The advent of social media has transformed the way most businessesapproach building out their marketing strategies. Over time, this has been especiallyprevalent in the fashion world. With fashion's inherent storytelling DNA, marketers havetapped into the power of platforms like Instagram to take their visual storytelling to anentirely new level.
Today's PLANOLEADER can attest to this, as she's approachedsocial media from different vantage points throughout her career. Enter Lucie Zhang,the Associate Director of Social Media at Vogue.
Before working at the cherished publisher, Lucie cut her teeth in digital-centric roles in both agency and brand environments. These unique experiences ultimately helped hershape a more adaptable approach to building social strategies that are mindful ofcultural trends and expectations. As a result, Lucie believes that experimenting withdifferent content mediums and engaging in an ongoing dialogue with customers isessential for brands hoping to achieve success on social media in 2020. Read on asLucie shares more about this idea, how she's seen the social landscape change, andwhat excites her the most about working at Vogue.
Hi! I'm Lucie Zhang, and I'm the Associate Director of Social Media at Vogue.
Digital has always been a part of my job description. My first three jobs were at agencies (Ruder Finn, Attention, and KCD) before I went in-house to work on the socialteam at Ralph Lauren, and then to Vogue. Social media was becoming a force ofmarketing when I entered the job market in 2010, and I naturally fell into specializing init between my interest in it and the growing need for expertise in thefield. When I first started working in social in 2010, we were building Facebook tabs,which sounds archaic now! It's been fascinating to see how behaviors, platforms, andindustries have changed over time—and as a result of one another.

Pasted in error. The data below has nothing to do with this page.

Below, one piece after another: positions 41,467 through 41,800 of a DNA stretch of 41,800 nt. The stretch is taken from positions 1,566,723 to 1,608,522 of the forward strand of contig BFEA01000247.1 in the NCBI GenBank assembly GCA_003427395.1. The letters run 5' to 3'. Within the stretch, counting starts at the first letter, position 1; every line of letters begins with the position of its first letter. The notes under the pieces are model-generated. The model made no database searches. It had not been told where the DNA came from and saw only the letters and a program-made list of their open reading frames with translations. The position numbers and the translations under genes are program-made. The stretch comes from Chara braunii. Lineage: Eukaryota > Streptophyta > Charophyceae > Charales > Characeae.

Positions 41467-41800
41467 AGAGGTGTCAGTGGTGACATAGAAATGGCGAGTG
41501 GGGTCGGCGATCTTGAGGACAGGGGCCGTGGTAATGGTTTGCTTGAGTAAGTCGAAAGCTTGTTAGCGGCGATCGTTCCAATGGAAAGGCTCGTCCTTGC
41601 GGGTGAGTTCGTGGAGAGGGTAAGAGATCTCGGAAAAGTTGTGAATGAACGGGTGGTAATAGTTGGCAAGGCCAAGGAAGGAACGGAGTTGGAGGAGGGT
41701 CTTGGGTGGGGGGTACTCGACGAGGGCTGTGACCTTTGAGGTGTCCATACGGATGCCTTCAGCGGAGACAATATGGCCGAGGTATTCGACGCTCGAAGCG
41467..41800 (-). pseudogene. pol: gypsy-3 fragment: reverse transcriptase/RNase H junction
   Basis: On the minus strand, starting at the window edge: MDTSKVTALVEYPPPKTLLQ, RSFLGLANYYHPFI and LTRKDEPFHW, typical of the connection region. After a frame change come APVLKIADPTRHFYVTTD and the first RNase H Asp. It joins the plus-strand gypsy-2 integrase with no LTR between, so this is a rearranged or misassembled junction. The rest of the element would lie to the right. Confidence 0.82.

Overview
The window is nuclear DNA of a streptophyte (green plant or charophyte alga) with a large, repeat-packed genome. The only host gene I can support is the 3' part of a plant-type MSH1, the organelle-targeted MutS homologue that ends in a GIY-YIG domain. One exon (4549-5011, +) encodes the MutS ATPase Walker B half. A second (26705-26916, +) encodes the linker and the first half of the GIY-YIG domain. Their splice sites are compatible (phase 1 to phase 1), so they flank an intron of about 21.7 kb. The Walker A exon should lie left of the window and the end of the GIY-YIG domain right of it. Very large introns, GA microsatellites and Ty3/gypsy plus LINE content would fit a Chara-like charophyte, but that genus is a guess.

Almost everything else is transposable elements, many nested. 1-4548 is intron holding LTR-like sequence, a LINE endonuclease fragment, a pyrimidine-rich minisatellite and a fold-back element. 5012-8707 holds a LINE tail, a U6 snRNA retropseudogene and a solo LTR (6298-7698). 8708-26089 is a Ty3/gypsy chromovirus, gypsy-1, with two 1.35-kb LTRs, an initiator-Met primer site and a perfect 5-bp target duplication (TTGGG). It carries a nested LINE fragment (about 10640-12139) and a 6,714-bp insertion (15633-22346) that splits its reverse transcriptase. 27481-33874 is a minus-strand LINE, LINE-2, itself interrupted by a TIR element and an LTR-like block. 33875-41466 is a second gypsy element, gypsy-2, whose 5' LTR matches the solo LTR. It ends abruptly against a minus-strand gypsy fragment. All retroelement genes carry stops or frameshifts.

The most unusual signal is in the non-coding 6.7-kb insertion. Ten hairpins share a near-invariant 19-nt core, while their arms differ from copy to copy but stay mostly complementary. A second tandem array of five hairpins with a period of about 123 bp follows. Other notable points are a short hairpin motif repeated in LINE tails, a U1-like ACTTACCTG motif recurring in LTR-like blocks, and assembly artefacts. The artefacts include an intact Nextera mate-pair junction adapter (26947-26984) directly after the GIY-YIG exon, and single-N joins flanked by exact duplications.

I first started at Vogue as the social media manager dedicated to Vogue Runway, whichis the fashion shows channel of Vogue.com that used to be Style.com. Over nearlyfour years here, my role has expanded as the team (and the number of accounts wemanage) has grown. Now, my team and I oversee four Instagrams (@voguemagazine,@voguerunway, @voguebeauty, and @vogueweddings), two Facebook pages, twoTwitter accounts, two Tumblrs, Pinterest, and more. We also just hit the 25 millionfollower mark on @voguemagazine's Instagram, which is something we are all proud ofbecause it shows the reach of our voice on social. Vogue is obviously an iconicpublication, and we're proud to be able to translate the authority we've had in print fordecades into our daily content strategy on social.
It's become much more of a 24/7 news operation. Social (and the news) never stops. So we've adapted our own strategy to be at the forefront of what's happening inthe world today, whether that's highlighting climate marches or covering live redcarpets or profiling emerging creatives around the globe.
I think it's very important to have a mix of content types on Instagram, especiallybecause video is often able to convey a story through movement in a way staticimagery can't. We've also become known for a few of our video series, such as 73Questions and Beauty Secrets. I think people return to our video content—bothshort and long-form—because of our unique POV and access.
Social media has often been said to have democratized fashion, and I think that's moreor less true. Having a social presence allows brands to share their narratives and brandculture directly with their consumers—and also to receive real-time feedback from theiraudience. A lot of brands have been able to harness the marketing power of socialmedia effectively, so much so that social has replaced more traditional avenues ofadvertising. A lot of trends also now emerge on social media. Put another way: when Ifirst started working in the industry in 2010, social still seemed a bit optional to brandsto include as part of their marketing mix. Now it's mandatory to at least consider social, if not prioritize it.